Sewing up the Chelsea Design Quarter

KSA Students took second place in a design competition in London competing against teams from other UK schools of architecture!

A group of BA Architecture students represented KSA at the AIA (American Institute of Architects) design charrette in London on Saturday 7 November. The event took place in the Zaha Hadid-designed Roca showroom near Chelsea Harbour, and AIA members from London practices (Ecehan Esra Top from Foster and Partners, and Francis Hur) mentored the students during the day. They were working on ideas to improve the sense of place and identity in the area nearby, known as the Chelsea Design Quarter.

When asked about the day, third year student Ed Powe said ‘the Charrette, tasked the students to produce a master-planning strategy of art landmarks to increase the connectivity of the region. The design produced by the Kent School of Architecture was the only proposal which took a soft architectural approach, choosing to design a yearly festival rather than a series of buildings. The festival was named ‘The Chelsea Living room’ and annually challenged the local design community to collaborate in the creation of an external living room of over-sized furniture, at each ‘node’ on the main street (Kings Road). The concept, similar to that of the Chelsea flower show, is that this event would help to raise awareness of the area in order to encourage its future expansion. The jury chaired by Patrick Lynch Awarded the Kent School of Architecture second place for the one day design competition.’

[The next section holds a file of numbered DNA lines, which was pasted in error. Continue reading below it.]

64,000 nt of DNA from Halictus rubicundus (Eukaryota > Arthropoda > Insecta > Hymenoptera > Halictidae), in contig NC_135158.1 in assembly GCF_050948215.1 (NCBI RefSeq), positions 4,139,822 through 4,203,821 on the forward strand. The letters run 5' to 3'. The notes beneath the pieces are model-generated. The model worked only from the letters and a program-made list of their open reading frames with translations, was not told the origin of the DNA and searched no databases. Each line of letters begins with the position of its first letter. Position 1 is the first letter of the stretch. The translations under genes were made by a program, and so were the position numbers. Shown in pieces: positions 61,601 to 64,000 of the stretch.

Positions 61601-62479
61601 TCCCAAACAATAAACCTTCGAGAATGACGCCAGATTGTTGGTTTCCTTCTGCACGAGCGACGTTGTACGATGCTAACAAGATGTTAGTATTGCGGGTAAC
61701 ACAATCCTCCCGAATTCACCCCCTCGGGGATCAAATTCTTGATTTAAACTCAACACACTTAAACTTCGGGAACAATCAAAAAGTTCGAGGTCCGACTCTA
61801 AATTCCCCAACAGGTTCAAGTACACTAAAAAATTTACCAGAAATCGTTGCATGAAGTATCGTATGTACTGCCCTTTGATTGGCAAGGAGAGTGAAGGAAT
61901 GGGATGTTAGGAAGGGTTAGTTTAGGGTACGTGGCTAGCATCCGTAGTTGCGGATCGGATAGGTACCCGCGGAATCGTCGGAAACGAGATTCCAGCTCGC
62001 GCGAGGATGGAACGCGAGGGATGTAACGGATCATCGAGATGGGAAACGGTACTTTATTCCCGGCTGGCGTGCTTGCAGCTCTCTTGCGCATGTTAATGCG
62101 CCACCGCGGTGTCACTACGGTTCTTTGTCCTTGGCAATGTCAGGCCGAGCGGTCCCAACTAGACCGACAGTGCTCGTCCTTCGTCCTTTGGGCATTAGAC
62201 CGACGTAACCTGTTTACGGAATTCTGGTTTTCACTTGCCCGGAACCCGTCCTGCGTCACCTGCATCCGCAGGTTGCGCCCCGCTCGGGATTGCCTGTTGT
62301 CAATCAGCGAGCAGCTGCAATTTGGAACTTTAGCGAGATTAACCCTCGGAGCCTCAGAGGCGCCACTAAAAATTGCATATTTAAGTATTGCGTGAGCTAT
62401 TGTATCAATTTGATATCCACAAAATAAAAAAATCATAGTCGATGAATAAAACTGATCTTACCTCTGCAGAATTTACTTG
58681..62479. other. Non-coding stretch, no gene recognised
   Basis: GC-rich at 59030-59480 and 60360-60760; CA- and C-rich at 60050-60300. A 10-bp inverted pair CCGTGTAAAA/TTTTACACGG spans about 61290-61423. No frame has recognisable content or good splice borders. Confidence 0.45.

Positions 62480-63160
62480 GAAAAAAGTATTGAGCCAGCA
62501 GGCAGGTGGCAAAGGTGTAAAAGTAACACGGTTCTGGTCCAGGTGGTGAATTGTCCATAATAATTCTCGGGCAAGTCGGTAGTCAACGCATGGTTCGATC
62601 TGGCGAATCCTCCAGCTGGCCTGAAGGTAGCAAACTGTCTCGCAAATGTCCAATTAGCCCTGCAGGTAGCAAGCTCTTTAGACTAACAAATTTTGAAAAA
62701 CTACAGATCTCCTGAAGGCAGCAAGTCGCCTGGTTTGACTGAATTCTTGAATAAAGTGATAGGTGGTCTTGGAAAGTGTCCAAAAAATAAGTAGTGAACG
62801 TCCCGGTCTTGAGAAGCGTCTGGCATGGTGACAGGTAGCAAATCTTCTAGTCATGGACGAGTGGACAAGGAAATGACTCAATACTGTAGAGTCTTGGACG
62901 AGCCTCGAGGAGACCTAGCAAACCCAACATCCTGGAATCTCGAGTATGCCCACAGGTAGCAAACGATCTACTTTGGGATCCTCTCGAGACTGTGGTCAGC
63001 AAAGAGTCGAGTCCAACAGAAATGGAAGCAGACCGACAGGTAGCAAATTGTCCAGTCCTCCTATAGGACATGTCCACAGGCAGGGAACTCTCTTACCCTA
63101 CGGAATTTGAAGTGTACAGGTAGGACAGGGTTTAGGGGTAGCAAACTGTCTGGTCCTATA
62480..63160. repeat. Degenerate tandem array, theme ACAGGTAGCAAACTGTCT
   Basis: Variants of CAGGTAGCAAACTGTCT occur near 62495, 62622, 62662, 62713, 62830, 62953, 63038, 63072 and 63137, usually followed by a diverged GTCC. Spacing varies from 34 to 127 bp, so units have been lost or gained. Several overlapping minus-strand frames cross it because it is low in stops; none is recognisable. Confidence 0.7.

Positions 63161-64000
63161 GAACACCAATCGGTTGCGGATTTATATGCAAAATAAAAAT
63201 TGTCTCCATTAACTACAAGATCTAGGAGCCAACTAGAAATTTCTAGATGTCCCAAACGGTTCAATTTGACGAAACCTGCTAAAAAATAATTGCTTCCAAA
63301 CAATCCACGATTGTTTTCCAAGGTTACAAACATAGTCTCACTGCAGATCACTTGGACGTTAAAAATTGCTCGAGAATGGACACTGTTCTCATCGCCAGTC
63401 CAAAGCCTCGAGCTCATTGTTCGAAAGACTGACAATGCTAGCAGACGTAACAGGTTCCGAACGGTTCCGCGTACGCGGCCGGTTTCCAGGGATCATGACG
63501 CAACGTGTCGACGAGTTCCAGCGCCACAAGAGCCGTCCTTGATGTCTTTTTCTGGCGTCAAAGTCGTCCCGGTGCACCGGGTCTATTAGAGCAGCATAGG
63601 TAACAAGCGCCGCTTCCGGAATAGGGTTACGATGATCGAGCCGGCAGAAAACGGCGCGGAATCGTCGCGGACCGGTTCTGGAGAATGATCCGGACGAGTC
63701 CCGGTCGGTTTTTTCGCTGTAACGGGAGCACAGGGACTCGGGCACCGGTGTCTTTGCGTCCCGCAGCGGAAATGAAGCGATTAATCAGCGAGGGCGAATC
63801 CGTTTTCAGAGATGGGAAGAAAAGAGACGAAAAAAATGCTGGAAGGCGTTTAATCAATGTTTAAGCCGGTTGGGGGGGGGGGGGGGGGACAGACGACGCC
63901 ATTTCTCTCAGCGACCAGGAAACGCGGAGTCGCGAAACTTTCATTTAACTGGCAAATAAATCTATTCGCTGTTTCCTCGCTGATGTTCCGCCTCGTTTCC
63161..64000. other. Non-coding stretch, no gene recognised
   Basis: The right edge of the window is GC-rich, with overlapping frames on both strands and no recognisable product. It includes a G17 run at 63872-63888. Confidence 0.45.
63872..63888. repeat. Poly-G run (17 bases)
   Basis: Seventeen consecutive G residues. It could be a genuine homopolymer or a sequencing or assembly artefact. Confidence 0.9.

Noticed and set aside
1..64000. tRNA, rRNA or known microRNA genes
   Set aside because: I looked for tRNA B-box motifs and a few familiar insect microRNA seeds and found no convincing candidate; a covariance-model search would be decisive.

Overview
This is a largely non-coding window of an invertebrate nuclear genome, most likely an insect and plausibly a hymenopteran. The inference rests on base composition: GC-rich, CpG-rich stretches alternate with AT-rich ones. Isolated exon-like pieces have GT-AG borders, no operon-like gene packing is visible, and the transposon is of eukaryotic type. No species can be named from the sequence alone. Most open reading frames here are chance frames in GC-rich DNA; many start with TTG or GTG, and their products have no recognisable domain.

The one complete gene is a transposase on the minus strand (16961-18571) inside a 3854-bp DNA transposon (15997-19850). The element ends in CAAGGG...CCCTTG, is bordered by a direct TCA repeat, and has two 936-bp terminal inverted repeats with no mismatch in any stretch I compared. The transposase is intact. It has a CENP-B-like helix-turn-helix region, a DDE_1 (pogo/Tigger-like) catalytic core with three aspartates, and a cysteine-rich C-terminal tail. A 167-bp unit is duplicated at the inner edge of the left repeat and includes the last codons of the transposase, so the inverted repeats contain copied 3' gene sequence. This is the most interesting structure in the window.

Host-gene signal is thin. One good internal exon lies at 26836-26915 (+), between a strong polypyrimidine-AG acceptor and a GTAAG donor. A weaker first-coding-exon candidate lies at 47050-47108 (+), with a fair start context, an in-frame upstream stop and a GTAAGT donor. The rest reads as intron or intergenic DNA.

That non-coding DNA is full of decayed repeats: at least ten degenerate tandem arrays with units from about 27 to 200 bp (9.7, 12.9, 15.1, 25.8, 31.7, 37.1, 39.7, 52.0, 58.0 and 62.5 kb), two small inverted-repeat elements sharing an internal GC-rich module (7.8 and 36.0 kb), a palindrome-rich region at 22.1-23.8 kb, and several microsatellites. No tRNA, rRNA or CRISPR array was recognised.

Well done to Valentin Abend, Ed Sutcliff, Moho Shirazi, Prinka Anandawardhani, Ed Powe, Ben Nourse, Nicolas Mourot and Luisa Pereira Peres.

CREAte Open Lecture Series presents Dr Elain Harwood: ‘Space, Hope and Brutalism’

Space, Hope and Brutalism: British Architecture 1945-1975

Elain Harwood is the foremost historian of post-War British Architecture at Historic England (formerly English Heritage). She is the author of countless books and articles on the subject, and her latest book Space, Hope and Brutalism: British Architecture 1945-1975 has just been published. Dr Harwood has been an active member of the Twentieth Century Society for many years, organising tours and editing journals.

 

PhD Student Tim Fox-Godden wins Gail Braybon Prize for Best Postgraduate Paper

PhD Student Tim Fox-Godden won the Gail Braybon Prize for Best Postgraduate Paper at the 8th Conference of the International Society for First World War Studies; the conference was entitled ‘Landscapes of War’ and was held in September 2015 in Trento, Italy.

The paper, ‘Sites of Memory Beyond Mourning?’ looks at narratives of memory contained within the architecture of the British war cemeteries along the former Western Front of the First World War. The traditional interpretation of these sites has been one centred on the commemoration of the dead and whilst this is important it is not the only layer of memory. The paper, based on Tim’s PhD research, explores one of these other layers of memory; specifically, the relationship between the cemetery architecture and the landscape of the Great War. Using a case study of a cluster of cemeteries on the Franco-Belgian border the paper identifies a design typology in the relationship between the architecture and the wartime landscape. In doing so it highlights the layer of memory that retains the geometries and features of the battlefields that would otherwise be lost.

Sensory walk organised by Dr. Carolina Vasilikou

Dr. Carolina Vasilikou from CASE is organising a sensory walk in Canterbury city centre with the Canterbury Society. How does the thermal, acoustic, visual and olfactory environment affect our state of comfort while walking?
There are still places available! Sign up by sending an email to: kv50@kent.ac.uk

http://www.canterburysociety.org.uk/2015/10/sensory-walk-round-canterbury/